By Carrie Snurr
For The Diamondback
Baltimore City State's Attorney Marilyn Mosby joined social activists, professors and students in emphasizing the need for unity among African Americans during the tenth annual State of Black Leadership panel.
Mosby began the discussion, hosted by the University of Maryland's NAACP chapter, by speaking about her decision to charge and prosecute the six officers involved in the death of Freddie Gray.
"I could never have imagined that doing my job would place me in the dead center of a national conflict between urban populations of color and the law enforcement agencies that are sworn to protect and serve them," Mosby said to a crowd of more than 100 people gathered in the Stamp Student Union's Colony Ballroom.
Gray, 25, died a week after suffering a spinal cord injury while in police custody. Gray's death sparked protests in Baltimore, and was a flashpoint in the national conversation about police brutality.
Mosby faced criticism from police and other officials for her decision to prosecute the officers, who were not convicted.
The event continued with a panel discussion about leading change in America. Panelists included university Professor Rashawn Ray, founder of UMD Hip Hop Orchestra Marcus Moody, senior economics major Ceaira Thomas, doctoral candidate Renina Jarmon and social justice advocate Benjamin Jancewicz.
Mosby said people of color need to have a seat at the table so they can create positive change on issues like police brutality and mass incarceration.
"Collectively as African Americans, other than expressing outrage, what are we as a community doing about it?" Mosby said. "History has proven that we can't just march and think that things will get better on their own."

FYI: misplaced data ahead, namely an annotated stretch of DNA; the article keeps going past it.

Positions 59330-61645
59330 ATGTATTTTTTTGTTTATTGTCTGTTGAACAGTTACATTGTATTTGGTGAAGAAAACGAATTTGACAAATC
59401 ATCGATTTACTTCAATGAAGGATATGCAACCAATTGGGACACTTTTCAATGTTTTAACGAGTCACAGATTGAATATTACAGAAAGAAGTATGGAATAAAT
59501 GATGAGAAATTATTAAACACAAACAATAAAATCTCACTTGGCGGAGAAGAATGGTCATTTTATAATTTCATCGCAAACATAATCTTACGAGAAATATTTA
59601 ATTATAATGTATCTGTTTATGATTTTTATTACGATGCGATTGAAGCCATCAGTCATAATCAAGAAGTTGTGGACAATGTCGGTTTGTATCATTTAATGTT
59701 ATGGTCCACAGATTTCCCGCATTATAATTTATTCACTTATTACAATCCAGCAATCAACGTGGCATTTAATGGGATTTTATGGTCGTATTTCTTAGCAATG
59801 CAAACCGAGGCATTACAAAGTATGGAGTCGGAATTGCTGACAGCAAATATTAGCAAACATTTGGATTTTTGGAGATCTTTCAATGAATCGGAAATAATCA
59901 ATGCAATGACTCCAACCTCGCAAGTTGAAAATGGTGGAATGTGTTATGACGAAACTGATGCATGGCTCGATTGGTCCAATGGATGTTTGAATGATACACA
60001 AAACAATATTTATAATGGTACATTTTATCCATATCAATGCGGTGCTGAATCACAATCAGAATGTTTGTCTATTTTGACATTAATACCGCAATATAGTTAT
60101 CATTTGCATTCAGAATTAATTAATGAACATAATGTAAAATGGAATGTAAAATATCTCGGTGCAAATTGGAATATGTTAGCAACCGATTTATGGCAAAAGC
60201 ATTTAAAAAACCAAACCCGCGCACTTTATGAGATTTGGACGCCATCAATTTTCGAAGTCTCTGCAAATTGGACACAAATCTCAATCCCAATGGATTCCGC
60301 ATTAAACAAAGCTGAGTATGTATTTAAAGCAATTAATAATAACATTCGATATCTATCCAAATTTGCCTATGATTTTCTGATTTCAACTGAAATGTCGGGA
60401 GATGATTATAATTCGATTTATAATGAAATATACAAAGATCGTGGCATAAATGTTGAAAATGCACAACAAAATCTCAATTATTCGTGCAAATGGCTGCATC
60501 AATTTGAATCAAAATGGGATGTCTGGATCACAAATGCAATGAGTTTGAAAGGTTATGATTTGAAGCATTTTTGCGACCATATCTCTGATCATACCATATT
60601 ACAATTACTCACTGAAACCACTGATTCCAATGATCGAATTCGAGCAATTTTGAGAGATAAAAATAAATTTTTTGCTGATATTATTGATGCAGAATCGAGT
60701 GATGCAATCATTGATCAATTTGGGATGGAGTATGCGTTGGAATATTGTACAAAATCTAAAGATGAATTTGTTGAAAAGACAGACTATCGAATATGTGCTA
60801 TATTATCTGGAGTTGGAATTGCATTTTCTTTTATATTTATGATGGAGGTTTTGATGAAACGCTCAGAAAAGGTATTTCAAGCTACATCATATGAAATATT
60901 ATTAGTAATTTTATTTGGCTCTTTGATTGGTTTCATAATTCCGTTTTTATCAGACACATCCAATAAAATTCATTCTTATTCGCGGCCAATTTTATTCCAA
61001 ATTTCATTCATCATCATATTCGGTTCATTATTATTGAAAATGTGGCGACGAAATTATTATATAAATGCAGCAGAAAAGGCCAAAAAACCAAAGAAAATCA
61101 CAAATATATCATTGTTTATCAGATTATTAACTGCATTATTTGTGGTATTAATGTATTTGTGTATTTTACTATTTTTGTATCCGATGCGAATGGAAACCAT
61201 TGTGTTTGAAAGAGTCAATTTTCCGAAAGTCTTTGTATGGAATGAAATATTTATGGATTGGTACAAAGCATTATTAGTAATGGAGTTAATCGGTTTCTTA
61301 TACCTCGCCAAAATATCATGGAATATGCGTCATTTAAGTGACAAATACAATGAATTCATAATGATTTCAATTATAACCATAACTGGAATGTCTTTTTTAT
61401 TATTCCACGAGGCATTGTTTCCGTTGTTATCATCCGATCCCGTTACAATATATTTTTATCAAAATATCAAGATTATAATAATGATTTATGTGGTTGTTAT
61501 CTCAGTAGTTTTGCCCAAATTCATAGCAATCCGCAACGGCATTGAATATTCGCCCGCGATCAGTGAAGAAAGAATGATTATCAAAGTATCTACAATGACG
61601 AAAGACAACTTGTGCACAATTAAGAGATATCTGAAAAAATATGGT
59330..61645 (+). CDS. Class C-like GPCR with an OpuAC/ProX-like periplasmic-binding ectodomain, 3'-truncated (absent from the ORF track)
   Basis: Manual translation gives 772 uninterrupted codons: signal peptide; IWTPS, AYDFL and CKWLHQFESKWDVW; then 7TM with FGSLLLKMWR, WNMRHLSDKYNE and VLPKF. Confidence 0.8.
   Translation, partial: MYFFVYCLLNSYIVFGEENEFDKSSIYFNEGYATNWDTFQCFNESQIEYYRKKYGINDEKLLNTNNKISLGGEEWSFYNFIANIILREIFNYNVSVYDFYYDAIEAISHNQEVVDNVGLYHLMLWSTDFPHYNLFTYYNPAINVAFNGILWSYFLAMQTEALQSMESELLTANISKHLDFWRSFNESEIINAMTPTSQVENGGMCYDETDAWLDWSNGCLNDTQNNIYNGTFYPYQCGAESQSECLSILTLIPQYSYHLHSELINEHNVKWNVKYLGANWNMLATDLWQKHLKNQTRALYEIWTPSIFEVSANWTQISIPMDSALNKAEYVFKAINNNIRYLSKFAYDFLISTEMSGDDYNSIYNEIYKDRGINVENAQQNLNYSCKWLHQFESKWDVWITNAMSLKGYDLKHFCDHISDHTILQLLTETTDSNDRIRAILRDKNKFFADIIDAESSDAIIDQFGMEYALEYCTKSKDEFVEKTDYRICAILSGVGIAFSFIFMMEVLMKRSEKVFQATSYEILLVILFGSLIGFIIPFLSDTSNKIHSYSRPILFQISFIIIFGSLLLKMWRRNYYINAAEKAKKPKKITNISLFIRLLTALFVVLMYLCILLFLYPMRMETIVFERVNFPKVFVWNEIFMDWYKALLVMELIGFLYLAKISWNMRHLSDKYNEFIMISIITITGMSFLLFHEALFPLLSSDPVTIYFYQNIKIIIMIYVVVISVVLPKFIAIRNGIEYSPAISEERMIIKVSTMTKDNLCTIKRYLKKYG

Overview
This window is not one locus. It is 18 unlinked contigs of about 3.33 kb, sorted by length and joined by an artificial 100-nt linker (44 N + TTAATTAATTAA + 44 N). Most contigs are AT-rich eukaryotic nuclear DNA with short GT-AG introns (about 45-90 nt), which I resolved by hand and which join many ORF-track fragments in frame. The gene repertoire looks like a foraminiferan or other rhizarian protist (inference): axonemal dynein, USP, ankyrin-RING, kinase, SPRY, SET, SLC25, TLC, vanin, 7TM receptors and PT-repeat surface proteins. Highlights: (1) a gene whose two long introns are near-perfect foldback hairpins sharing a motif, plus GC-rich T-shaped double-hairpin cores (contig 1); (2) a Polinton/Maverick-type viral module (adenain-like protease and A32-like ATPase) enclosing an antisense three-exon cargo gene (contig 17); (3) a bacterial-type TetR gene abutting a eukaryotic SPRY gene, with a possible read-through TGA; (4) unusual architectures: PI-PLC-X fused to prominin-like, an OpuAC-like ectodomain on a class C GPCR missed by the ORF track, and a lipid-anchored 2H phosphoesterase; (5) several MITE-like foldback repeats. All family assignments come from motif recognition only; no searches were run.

The panelists echoed Mosby's emphasis on speaking up to create change. They agreed boycotting businesses and using social media are powerful tools for change.
Ray said that in his research about protests and social media after the death of Michael Brown in Ferguson, he found that social media activity spikes occurred on the days that experienced the most protesting.
The panelists also discussed the current presidential election, and the legacy of the Obama administration.
"The Obama administration hasn't done enough," Ray said. "In electing a black president, we saw the racist head of America come out even more."
Ray said President Barack Obama's election coincided with the 2008 financial crisis, which led to some people to believe that minorities were a threat to jobs, education and cultural ways of life.
And now, with the rise of Donald Trump, Jancewicz said, "We have a presidential candidate who's running on a law and order platform which has done enormously destructive things in the past."
"There's a widespread population that supports that movement and that is largely white people," he said. "We have a job to tell politicians what is and isn't OK."
People of color aren't the only ones who need to stand against racism, Jancewicz said. White people, he said, must know when they hear something racist and speak out against racism.
All the panelists repeated that the Black Lives Matter movement meant that every black life matters, regardless of gender or sexual orientation. They agreed that the phrase Black Lives Matter is not a conditional statement that only applies to some black lives.
"We have a voice that matters," Thomas said. "We [young people], have such an important perspective."